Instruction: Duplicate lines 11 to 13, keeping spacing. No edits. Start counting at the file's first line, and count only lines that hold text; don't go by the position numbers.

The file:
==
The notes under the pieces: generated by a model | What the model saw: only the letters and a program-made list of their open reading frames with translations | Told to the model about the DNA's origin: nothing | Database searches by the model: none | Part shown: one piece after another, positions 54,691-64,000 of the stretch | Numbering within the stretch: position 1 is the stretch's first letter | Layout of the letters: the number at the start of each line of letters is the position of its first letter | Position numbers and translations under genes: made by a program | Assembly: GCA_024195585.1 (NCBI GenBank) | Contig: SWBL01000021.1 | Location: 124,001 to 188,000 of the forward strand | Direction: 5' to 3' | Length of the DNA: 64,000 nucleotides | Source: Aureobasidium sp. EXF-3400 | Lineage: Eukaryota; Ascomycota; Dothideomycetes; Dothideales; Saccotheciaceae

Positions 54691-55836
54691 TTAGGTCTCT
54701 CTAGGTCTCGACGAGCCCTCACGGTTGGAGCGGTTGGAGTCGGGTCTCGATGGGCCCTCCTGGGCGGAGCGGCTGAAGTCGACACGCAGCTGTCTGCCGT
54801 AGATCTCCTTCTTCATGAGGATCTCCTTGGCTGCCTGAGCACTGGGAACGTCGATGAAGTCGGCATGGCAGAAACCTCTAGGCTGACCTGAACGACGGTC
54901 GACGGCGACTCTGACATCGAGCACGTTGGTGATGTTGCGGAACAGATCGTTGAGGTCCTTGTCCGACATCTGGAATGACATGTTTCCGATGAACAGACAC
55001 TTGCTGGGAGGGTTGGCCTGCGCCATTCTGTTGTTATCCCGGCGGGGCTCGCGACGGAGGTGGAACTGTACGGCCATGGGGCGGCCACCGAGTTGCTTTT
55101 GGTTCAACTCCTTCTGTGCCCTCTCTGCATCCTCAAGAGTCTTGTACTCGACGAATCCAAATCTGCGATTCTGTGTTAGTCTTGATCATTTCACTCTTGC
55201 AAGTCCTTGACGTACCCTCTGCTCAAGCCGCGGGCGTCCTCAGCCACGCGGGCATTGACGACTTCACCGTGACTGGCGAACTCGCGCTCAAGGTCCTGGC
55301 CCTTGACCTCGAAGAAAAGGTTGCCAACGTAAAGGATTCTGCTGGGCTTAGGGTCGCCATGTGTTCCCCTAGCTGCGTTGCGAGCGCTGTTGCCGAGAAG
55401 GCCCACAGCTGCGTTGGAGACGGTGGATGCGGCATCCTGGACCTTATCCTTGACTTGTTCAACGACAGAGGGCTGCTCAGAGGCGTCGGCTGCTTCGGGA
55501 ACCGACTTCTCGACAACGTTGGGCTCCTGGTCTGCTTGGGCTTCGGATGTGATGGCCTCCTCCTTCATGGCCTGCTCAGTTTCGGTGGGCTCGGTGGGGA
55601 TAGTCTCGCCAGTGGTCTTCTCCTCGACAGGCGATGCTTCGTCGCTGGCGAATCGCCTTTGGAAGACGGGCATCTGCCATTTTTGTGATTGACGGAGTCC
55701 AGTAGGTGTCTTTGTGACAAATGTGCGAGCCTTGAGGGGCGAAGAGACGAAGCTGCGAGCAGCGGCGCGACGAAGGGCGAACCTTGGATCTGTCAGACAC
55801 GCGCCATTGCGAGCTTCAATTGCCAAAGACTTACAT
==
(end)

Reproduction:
55401 GCCCACAGCTGCGTTGGAGACGGTGGATGCGGCATCCTGGACCTTATCCTTGACTTGTTCAACGACAGAGGGCTGCTCAGAGGCGTCGGCTGCTTCGGGA
55501 ACCGACTTCTCGACAACGTTGGGCTCCTGGTCTGCTTGGGCTTCGGATGTGATGGCCTCCTCCTTCATGGCCTGCTCAGTTTCGGTGGGCTCGGTGGGGA
55601 TAGTCTCGCCAGTGGTCTTCTCCTCGACAGGCGATGCTTCGTCGCTGGCGAATCGCCTTTGGAAGACGGGCATCTGCCATTTTTGTGATTGACGGAGTCC